Ross5eChap20sm - Chapter 20: Issuing Equity Securities to...

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Chapter 20: Issuing Equity Securities to the Public 20.1 a. The new market value will be the current shares outstanding times the stock price plus the rights offered times the rights price, so: New market value = 350,000($85) + 70,000($70) = $34,650,000 b. The number of rights associated with the old shares is the number of shares outstanding divided by the rights offered, so: Number of rights needed = 350,000 old shares/70,000 new shares = 5 rights per new share c. The new price of the stock will be the new market value of the company divided by the total number of shares outstanding after the rights offer, which will be: M e =$34,650,000/(350,000 +70,000) =$82.50 d. The value of the right, Value of a right = $85.00 – 82.50 = $2.50 e. A rights offering usually costs less, it protects the proportionate interests of existing shareholders and also protects against underpricing. 20.2 a. The maximum subscription price is the current stock price, or $20. The minimum price is anything greater than $0. b. The number of new shares will be the amount raised divided by the subscription price, so: Number of new shares = $30,000,000/$15 = 2,000,000 shares And the number of rights needed to buy one share will be the current shares outstanding divided by the number of new share offered, so: Number of rights needed = 5,200,000 shares outstanding/2,000,000 shares =2.6 c. A shareholder can buy 2.6 rights on shares for: 2.6($20) = $52 The shareholder can exercise these rights for $15, at a total cost of: $52 + $15 = $67 The investor will then have: Ex–rights shares = 1 + 2.6 Ex–rights shares = 3.6 Answers to End–of–Chapter Problems B–60
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The ex–rights price per share is: R e = [2.6($20) + $15]/3.6 = $18.61 So, the value of a right is: Value of a right = $20 – 18.61 = $1.39 d. Before the offer, a shareholder will have the shares owned at the current market price, or: Portfolio value = (1,000 shares)($20) = $20,000 After the rights offer, the share price will fall, but the shareholder will also hold the rights, so: Portfolio value = (1,000 shares)($18.61) + (1,000 rights)($1.39) = $20,000 20.3 Using the equation we derived in Problem 2, part c to calculate the price of the stock ex–rights, we can find the number of shares a shareholder will have ex–rights, which is: M e = $74.50 = [N($80) + $40]/(N + 1) N = 6.273 The number of new shares is the amount raised divided by the per–share subscription price, so: Number of new shares = $15,000,000/$40 = 375,000 And the number of old shares is the number of new shares times the number of shares ex–rights, so: Number of old shares = 6.273(375,000) = 2,352,375 20.4 a. Assume you hold three shares of the company’s stock. The value of your holdings before you exercise your rights is: Value of holdings = 3($65) Value of holdings = $195 When you exercise, you must remit the three rights you receive for owning three shares, and ten dollars. You have increased your equity investment by $20. The value of your holdings after surrendering your rights is: New value of holdings = $195+$20 New value of holdings = $215 After exercise, you own four shares of stock. Thus, the price per share of your stock is: Stock price = $215/4 Stock price = $53.75 b. The value of a right is the difference between the rights–on price of the stock and the ex– rights price of the stock: Answers to End–of–Chapter Problems B–61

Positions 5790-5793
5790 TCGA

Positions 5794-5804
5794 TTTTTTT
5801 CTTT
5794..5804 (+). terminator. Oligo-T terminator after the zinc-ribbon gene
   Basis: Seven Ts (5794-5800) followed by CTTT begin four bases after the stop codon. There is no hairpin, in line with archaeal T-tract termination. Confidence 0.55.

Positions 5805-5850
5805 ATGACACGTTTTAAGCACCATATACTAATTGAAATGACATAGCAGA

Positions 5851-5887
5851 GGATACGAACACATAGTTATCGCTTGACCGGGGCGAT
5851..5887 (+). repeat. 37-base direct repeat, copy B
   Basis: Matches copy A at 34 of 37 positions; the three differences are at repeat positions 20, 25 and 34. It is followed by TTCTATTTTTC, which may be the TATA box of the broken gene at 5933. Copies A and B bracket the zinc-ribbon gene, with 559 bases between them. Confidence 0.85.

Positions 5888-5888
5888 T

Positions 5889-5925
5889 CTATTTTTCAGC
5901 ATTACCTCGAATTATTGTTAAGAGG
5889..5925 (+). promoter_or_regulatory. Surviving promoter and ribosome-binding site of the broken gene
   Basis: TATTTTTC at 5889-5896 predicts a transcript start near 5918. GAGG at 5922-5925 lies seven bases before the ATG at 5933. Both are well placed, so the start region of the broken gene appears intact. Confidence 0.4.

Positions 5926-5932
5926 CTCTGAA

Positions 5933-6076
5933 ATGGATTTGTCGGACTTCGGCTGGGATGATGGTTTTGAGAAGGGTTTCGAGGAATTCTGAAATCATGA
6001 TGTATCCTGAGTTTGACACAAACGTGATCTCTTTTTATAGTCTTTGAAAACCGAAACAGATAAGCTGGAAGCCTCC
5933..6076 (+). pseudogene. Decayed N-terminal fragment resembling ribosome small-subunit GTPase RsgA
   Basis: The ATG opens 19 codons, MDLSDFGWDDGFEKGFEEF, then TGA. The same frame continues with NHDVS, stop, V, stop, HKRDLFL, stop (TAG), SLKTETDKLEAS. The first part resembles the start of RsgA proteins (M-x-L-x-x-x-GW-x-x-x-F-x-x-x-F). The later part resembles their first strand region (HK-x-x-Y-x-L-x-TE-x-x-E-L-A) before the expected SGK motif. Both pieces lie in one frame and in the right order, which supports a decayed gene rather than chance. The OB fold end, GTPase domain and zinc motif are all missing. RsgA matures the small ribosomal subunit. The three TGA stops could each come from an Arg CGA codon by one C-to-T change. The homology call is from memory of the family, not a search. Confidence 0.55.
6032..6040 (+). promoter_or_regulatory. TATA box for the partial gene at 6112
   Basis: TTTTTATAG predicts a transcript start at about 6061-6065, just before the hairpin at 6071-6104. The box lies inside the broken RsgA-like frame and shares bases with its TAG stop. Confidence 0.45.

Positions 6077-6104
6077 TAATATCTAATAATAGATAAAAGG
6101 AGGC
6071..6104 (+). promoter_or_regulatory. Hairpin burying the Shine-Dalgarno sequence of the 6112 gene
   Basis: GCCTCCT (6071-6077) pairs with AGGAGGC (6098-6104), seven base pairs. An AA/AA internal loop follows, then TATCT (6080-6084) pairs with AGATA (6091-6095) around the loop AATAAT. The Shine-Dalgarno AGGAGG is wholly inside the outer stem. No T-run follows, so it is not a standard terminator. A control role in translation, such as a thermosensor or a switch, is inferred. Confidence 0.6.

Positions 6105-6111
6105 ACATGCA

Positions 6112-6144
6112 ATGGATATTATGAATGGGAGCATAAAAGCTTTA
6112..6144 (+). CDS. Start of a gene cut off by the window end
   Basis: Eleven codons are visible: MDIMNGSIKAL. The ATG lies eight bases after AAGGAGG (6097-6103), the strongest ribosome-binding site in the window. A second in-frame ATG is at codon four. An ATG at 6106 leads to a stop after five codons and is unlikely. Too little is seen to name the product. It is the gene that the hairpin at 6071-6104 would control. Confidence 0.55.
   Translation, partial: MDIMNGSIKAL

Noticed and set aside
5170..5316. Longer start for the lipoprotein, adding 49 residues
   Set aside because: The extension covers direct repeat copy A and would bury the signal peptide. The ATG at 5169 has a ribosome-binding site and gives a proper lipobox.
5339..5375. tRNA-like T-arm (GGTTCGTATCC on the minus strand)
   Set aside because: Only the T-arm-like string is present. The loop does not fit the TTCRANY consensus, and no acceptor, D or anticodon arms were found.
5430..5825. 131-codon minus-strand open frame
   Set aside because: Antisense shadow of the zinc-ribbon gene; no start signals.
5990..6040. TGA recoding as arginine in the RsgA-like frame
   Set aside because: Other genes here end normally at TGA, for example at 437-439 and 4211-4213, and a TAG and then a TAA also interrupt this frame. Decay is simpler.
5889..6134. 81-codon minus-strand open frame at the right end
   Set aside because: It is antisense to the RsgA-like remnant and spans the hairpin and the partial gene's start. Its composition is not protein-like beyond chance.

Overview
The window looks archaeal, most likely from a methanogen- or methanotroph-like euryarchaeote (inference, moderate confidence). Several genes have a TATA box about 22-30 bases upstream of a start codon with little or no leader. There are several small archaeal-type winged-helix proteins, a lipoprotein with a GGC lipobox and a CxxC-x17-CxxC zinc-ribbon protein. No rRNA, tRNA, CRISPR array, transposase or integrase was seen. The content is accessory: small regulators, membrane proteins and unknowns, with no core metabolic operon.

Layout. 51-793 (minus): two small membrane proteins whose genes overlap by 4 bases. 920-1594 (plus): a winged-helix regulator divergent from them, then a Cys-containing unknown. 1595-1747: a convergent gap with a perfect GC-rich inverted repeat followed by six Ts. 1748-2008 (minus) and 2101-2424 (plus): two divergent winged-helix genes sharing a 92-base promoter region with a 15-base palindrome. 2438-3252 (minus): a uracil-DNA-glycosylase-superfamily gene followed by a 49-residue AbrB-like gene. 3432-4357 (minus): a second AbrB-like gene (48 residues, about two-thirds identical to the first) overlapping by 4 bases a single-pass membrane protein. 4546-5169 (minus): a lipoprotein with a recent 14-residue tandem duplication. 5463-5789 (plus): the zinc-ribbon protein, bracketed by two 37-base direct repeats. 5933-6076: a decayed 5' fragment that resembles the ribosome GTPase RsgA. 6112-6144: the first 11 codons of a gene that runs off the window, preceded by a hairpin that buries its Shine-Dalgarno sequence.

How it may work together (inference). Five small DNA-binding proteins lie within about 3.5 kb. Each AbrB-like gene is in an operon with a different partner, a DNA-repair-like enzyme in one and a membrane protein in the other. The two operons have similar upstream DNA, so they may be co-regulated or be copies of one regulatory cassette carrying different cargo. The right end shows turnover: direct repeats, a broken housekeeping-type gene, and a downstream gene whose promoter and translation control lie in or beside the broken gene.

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Ross5eChap20sm - Chapter 20: Issuing Equity Securities to...

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